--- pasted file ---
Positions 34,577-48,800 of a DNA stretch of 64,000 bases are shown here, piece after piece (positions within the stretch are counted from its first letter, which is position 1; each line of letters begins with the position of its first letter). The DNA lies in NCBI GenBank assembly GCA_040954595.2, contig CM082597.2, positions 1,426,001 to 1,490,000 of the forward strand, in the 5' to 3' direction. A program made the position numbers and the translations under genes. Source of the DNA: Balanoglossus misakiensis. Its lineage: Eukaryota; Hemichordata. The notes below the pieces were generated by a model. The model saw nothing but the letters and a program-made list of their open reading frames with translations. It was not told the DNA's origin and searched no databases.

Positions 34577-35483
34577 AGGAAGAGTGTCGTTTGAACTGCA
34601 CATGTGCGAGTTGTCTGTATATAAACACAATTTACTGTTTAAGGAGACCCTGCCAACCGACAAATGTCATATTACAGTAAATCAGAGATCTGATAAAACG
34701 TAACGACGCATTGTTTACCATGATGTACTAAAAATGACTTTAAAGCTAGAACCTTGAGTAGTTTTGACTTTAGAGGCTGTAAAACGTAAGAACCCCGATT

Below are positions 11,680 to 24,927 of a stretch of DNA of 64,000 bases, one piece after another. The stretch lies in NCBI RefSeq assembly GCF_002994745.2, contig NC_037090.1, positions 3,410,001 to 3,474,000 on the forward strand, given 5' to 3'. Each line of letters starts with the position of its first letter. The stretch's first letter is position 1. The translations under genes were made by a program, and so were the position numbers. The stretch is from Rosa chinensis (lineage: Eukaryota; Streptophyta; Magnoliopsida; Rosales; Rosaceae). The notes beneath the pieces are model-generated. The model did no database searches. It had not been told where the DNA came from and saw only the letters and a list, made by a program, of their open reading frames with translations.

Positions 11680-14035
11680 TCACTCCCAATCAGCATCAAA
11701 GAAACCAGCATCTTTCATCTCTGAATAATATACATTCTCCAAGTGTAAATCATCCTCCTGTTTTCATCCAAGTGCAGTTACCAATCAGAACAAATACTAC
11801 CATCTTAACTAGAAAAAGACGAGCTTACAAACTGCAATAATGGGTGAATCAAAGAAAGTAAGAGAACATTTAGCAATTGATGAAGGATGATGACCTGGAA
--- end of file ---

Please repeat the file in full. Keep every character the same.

Positions 34,577-48,800 of a DNA stretch of 64,000 bases are shown here, piece after piece (positions within the stretch are counted from its first letter, which is position 1; each line of letters begins with the position of its first letter). The DNA lies in NCBI GenBank assembly GCA_040954595.2, contig CM082597.2, positions 1,426,001 to 1,490,000 of the forward strand, in the 5' to 3' direction. A program made the position numbers and the translations under genes. Source of the DNA: Balanoglossus misakiensis. Its lineage: Eukaryota; Hemichordata. The notes below the pieces were generated by a model. The model saw nothing but the letters and a program-made list of their open reading frames with translations. It was not told the DNA's origin and searched no databases.

Positions 34577-35483
34577 AGGAAGAGTGTCGTTTGAACTGCA
34601 CATGTGCGAGTTGTCTGTATATAAACACAATTTACTGTTTAAGGAGACCCTGCCAACCGACAAATGTCATATTACAGTAAATCAGAGATCTGATAAAACG
34701 TAACGACGCATTGTTTACCATGATGTACTAAAAATGACTTTAAAGCTAGAACCTTGAGTAGTTTTGACTTTAGAGGCTGTAAAACGTAAGAACCCCGATT

Below are positions 11,680 to 24,927 of a stretch of DNA of 64,000 bases, one piece after another. The stretch lies in NCBI RefSeq assembly GCF_002994745.2, contig NC_037090.1, positions 3,410,001 to 3,474,000 on the forward strand, given 5' to 3'. Each line of letters starts with the position of its first letter. The stretch's first letter is position 1. The translations under genes were made by a program, and so were the position numbers. The stretch is from Rosa chinensis (lineage: Eukaryota; Streptophyta; Magnoliopsida; Rosales; Rosaceae). The notes beneath the pieces are model-generated. The model did no database searches. It had not been told where the DNA came from and saw only the letters and a list, made by a program, of their open reading frames with translations.

Positions 11680-14035
11680 TCACTCCCAATCAGCATCAAA
11701 GAAACCAGCATCTTTCATCTCTGAATAATATACATTCTCCAAGTGTAAATCATCCTCCTGTTTTCATCCAAGTGCAGTTACCAATCAGAACAAATACTAC
11801 CATCTTAACTAGAAAAAGACGAGCTTACAAACTGCAATAATGGGTGAATCAAAGAAAGTAAGAGAACATTTAGCAATTGATGAAGGATGATGACCTGGAA